Well, the results may not be accurate, but it can produce much faster results for most scenes if the VRAM or Video Random Access Memory is large enough to fit it.
The quality of the project will be much improved due to faster and interactive preview renders and project iteration.
The graphics performance can be scaled even higher very easily hardware-wise by simply adding more graphics cards into the system.
Should You Turn on GPU Rendering?
Yes, you should turn on GPU rendering if you want to have better results with low power consumption than CPU rendering.
This will be especially helpful if you are using a laptop because it will eventually result in an increase in the battery life by as much as 10 to 15%.
It is also an essential thing to do if you particularly have a weaker CPU installed in your system.
For example, if your processor is anything less than a quad core, it is better to turn on GPU rendering and leave it on all the time.
What Does GPU Rendering Mean?
As said earlier, GPU rendering implies using the Graphics Processing Unit in the system to generate automatic 2D and 3D images from a raw model with the use of relevant computer software programs.
The graphics cards are optimized for the rendering process and therefore are more responsive to graphically intense apps.
These will not burden the CPUs, which have a lot of other tasks to perform, and therefore will not hinder the overall computing performance.
GPU rendering means taking a single set of instructions and running various data across several cores.
This emphasizes parallel processing on the particular task much unlike the CPU that usually focuses on different serial and sequential image and data processing jobs.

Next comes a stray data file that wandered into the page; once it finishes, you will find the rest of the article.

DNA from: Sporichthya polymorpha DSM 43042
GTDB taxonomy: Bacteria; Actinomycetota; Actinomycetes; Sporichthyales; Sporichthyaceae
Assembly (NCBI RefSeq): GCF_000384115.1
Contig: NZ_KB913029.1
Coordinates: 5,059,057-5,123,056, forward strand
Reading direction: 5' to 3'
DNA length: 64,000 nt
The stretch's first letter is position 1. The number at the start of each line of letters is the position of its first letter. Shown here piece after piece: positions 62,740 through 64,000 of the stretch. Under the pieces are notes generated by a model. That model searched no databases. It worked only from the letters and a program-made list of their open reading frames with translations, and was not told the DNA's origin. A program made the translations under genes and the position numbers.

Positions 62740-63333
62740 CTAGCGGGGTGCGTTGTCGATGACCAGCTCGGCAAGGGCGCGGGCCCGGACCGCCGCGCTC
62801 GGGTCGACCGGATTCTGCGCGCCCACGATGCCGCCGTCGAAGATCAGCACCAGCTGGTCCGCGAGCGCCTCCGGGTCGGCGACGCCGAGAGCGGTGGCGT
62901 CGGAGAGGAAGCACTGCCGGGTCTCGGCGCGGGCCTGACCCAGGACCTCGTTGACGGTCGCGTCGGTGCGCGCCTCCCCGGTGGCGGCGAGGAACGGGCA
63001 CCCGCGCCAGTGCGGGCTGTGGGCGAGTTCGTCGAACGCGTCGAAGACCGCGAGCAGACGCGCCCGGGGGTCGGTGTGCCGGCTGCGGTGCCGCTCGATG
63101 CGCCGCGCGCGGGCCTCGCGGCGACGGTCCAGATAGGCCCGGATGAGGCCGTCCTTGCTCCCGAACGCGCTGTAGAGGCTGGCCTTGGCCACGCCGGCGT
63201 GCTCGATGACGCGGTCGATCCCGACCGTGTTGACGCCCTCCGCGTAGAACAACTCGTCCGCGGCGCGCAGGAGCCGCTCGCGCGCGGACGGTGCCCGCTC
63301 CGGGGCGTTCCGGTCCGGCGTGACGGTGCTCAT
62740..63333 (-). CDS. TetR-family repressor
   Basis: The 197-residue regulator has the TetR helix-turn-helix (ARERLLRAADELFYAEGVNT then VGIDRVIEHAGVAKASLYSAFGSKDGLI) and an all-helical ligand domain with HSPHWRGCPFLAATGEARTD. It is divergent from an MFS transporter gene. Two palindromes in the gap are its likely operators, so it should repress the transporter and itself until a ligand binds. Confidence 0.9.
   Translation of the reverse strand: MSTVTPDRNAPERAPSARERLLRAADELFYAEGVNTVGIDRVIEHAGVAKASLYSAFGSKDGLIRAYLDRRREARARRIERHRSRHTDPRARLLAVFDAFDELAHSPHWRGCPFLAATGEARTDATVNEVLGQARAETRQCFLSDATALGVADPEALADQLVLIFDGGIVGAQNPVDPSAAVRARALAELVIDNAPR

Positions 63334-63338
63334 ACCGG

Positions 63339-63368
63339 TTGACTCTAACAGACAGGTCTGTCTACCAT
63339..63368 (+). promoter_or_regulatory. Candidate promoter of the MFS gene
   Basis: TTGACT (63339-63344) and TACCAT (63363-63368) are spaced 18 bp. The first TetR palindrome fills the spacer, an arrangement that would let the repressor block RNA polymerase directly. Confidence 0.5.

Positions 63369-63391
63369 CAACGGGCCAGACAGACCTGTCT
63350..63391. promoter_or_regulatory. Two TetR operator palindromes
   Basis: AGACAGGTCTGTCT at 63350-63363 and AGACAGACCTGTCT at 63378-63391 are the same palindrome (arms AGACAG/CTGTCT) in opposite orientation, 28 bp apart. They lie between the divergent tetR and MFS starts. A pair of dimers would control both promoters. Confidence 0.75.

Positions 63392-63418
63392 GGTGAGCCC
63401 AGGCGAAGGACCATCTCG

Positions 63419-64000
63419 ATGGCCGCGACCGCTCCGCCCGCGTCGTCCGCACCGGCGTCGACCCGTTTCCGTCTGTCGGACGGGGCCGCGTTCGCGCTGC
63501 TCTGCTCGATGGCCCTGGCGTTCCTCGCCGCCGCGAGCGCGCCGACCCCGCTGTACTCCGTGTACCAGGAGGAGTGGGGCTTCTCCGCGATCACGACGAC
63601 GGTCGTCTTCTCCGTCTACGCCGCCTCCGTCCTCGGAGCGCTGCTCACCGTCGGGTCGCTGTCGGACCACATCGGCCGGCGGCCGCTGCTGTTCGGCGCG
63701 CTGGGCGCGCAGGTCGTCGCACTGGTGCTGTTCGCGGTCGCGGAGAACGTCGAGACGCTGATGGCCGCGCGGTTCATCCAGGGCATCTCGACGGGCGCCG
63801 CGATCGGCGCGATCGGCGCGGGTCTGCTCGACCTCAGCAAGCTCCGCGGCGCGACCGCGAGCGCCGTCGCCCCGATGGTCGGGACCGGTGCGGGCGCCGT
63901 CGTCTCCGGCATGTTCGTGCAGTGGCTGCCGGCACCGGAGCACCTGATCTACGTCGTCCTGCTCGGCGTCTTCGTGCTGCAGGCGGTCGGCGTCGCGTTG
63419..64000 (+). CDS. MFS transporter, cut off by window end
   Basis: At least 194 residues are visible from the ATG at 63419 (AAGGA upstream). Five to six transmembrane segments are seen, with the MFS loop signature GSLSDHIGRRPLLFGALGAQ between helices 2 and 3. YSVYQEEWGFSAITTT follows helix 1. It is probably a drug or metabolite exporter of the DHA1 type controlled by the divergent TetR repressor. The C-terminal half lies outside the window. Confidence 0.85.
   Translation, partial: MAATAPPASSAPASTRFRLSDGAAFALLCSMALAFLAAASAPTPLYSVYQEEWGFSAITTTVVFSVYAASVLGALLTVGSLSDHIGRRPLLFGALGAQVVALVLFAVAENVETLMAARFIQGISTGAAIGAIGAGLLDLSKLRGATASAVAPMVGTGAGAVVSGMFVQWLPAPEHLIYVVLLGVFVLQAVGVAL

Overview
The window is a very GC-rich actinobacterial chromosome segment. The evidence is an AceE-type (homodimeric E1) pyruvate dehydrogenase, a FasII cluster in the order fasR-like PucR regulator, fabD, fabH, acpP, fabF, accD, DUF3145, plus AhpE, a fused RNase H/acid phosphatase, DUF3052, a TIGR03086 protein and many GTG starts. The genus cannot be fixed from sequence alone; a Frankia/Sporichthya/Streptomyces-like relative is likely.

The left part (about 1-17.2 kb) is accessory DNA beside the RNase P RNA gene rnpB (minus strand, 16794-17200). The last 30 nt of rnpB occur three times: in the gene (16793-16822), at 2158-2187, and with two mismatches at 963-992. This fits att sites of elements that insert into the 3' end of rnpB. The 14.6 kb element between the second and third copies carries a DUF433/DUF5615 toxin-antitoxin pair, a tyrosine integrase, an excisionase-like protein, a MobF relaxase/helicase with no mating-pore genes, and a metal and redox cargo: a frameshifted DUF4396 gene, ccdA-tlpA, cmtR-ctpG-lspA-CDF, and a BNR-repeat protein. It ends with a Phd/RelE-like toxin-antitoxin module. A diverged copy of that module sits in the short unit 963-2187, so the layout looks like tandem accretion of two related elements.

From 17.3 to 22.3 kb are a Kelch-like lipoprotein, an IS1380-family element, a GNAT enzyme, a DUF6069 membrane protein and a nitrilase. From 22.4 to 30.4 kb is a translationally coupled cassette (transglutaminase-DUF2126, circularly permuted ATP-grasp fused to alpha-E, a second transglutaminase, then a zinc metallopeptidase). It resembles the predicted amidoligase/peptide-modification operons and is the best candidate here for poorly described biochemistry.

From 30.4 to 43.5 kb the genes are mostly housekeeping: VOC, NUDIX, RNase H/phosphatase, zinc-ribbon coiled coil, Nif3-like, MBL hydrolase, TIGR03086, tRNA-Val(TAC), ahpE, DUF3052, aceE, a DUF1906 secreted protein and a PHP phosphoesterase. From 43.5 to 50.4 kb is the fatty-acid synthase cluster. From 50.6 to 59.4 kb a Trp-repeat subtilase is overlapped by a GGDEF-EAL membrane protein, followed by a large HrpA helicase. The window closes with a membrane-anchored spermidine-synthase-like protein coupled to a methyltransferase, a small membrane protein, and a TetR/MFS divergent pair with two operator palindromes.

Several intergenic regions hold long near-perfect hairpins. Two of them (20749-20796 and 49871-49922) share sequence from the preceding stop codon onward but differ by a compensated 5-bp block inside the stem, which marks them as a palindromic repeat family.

Is GPU Rendering Good for Gaming?
Though it cannot be said for each and every GPU, there are surely some particular graphics cards available in the market that are optimized for rendering which will enhance the gaming experience.
These specific graphics cards can deliver better and faster results consistently.
These are time and power efficient when it comes to rendering the scenes, both of which affect the gaming performance.
Is GPU Rendering Faster than CPU?
Modern GPUs offer superior processing power and memory bandwidth than traditional CPUs.
In addition, the GPU is more efficient when it comes to processing tasks that require multiple parallel processes.
In fact, GPU rendering is about 50 to 100 times faster than CPU rendering.
Is GPU Rendering the Future?
Ideally, GPU rendering is at the same level as CPU rendering but the low cost, its speed, optimized performance and easy scalability makes it a more lucrative and productive choice.
With its continual change and the varying and rising demand in rendering, conventional CPU rendering is falling back and is also being challenged.
The traditional rendering process is being challenged on a number of aspects such as:
- Software development and advancements
- Faster broadband and
- Enhanced hardware power.
Therefore, it is high time for all users, especially those who are engaged with professional graphics intensive computing tasks, to reconsider their rendering practices.
Ideally, there are two particular rendering technologies that are disruptive namely, GPU rendering and rendering in the cloud, of which the latter is blurring the previous hard boundaries between online and local rendering.
Due to all these reasons, it is said that GPU rendering, in fact, is both the present as well as the future of 3D rendering.
It is for this reason that several render developers have adopted different versions of GPU renderers.
With the given scenario and the continual developments in the technologies, experts think that it may not be a long time when GPU rendering may eclipse CPU rendering some day.
Also, with the paradigm shift in the choice of hardware and software as well as the increasing number of updates in the GPU industry, the shortcomings in the GPU rendering scenario are sure to be improved in the future.
So, with all that said, now you know everything about GPU rendering.
As you can see GPU rendering is a continually evolving process and has the power and abilities to streamline workflows for rendering by quickly exporting the necessary data, making it so important today.